Tourniquet breaks during use, NH responders warned of counterfeit devices

Manufacturer North American Rescue (NAR) Inc. identified 6 different conterfeit tourniquets being sold that are illegally using its CAT trademarks


By Pat Grossmith
The New Hampshire Union Leader

MANCHESTER, N.H. — New Hampshire safety officials sent out a statewide alert last month after what they suspect were counterfeit tourniquets broke while emergency responders in the North Country used them on an injured motorcyclist.

The Woodsville Rescue Ambulance crew was able to improvise with other equipment and get a patient to a hospital for treatment, according to Nick A. Mercuri, bureau chief of the Office of the Emergency Medical Services.

A woman answering the telephone Friday at Woodsville Rescue Ambulance, who declined to give her name, said the boss was out until Monday and they had no comment.

Mercuri said while there is no set protocol, the July 20 alert was intended to let first responders know about the problem so they can check their supplies to ensure that the life-saving device is the real thing.

The state bureau contacted the manufacturer, North American Rescue (NAR) Inc., and learned the company had identified at least six counterfeit devices being sold.

NAR issued a warning saying the counterfeits being sold resemble its CAT and are illegally using its CAT trademarks.

They include online vendors on eBay and Amazon.

Some of those tourniquets, NAR said, have "catastrophically failed" during actual life-saving applications.

The company says the tourniquets should be purchased from NAR or one of its authorized dealers.

Mercuri said the cost from the manufacturer is about $30, but online some are being sold for as little at $10. The lower price could be indicative that it is a counterfeit and, officials believe, probably made in China.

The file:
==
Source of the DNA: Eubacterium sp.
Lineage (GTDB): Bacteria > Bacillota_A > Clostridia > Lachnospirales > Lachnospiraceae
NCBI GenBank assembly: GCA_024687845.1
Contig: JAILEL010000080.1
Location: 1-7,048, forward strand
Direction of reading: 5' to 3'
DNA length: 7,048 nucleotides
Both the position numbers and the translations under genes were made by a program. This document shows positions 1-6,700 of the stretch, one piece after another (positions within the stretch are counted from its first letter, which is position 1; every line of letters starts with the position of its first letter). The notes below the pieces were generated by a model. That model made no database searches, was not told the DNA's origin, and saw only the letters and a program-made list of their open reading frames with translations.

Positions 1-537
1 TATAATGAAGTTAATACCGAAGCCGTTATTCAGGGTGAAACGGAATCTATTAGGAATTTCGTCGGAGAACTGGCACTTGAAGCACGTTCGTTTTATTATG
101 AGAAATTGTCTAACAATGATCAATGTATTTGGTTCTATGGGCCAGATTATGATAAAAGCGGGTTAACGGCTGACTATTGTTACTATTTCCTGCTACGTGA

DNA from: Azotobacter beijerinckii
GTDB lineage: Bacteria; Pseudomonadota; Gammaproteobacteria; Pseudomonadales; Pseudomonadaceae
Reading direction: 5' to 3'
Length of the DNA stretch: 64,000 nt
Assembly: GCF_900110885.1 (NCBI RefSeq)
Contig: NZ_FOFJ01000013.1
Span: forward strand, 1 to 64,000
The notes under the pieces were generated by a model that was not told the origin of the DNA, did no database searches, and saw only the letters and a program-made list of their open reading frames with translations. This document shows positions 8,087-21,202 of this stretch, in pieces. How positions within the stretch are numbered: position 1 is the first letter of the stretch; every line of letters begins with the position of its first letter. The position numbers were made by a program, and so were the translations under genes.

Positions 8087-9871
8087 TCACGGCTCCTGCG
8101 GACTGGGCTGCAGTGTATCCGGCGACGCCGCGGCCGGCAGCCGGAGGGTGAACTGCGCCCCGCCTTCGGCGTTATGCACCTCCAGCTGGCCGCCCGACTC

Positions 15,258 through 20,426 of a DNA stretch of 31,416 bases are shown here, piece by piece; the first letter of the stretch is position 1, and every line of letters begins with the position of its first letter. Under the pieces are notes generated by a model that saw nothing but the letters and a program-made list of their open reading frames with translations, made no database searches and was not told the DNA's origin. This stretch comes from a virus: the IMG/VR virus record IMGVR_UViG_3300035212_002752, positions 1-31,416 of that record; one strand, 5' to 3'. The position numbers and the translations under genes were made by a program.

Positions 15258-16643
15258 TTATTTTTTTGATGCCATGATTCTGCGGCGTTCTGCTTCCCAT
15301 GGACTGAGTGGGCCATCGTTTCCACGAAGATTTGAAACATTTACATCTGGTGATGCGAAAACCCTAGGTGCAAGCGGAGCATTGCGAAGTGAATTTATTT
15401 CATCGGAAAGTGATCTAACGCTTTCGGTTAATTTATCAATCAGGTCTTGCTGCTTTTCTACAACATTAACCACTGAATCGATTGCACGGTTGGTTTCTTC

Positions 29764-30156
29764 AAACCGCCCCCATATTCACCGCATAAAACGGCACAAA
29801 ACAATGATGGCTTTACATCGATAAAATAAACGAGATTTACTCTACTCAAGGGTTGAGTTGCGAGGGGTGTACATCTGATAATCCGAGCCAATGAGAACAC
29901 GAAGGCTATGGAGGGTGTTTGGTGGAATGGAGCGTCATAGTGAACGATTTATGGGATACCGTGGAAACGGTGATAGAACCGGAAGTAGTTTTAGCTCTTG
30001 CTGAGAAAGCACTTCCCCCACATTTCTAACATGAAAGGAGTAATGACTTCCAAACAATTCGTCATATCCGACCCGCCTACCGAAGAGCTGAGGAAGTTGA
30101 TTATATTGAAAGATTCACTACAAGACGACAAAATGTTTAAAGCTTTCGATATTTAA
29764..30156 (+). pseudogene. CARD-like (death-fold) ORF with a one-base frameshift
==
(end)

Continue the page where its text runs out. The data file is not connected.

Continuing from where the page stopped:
Trying to determine what is real or counterfeit can be tough, according to Chris Hickey, EMS training officer for the Manchester Fire Department.

After the Boston Marathon bombing on April 13, 2015, Hickey took part in an American Medical Response (AMR) ambulance refresher course on how to properly use the tourniquet to stop hemorrhaging in arms or legs.

At the time, he was the EMS shift commander for AMR.

As the emergency medical technicians and paramedics were trying to tighten one of the tourniquets, a rod snapped in half, rendering it useless, he said. Then a second one broke as another employee was using it, as it did in therecent Woodsville incident.

The devices were knock-offs, Hickey said.

"You put the real one and the counterfeit side-by-side and you couldn't tell the difference," he said. What was different, however, was the strength of the plastic used in the windlass, or rod.

AMR, he said, immediately called the manufacturer, gave them the lot number on the devices and sent along a video one of the employees had taken showing the rod breaking.

All the CATs were immediately replaced on AMR's ambulances – in Nashua, Manchester and Candia. Now, the life-saving devices are purchased directly from the manufacturer.

Hickey said widespread civilian use of the tourniquets began after so many lives were saved during the Iraqi and Afghanistan wars when every soldier carried one on the battlefield.

After the Boston Marathon bombings, their use became even more prevalent because first responders said had they been available that day some of the injuries might have been limited.

Hickey explained the tourniquets are basically a belt with a rod that you "twist, twist and twist" until the flow of blood is stopped, and then the rod is inserted into a clip to hold it in place.

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©2015 The New Hampshire Union Leader (Manchester, N.H.)

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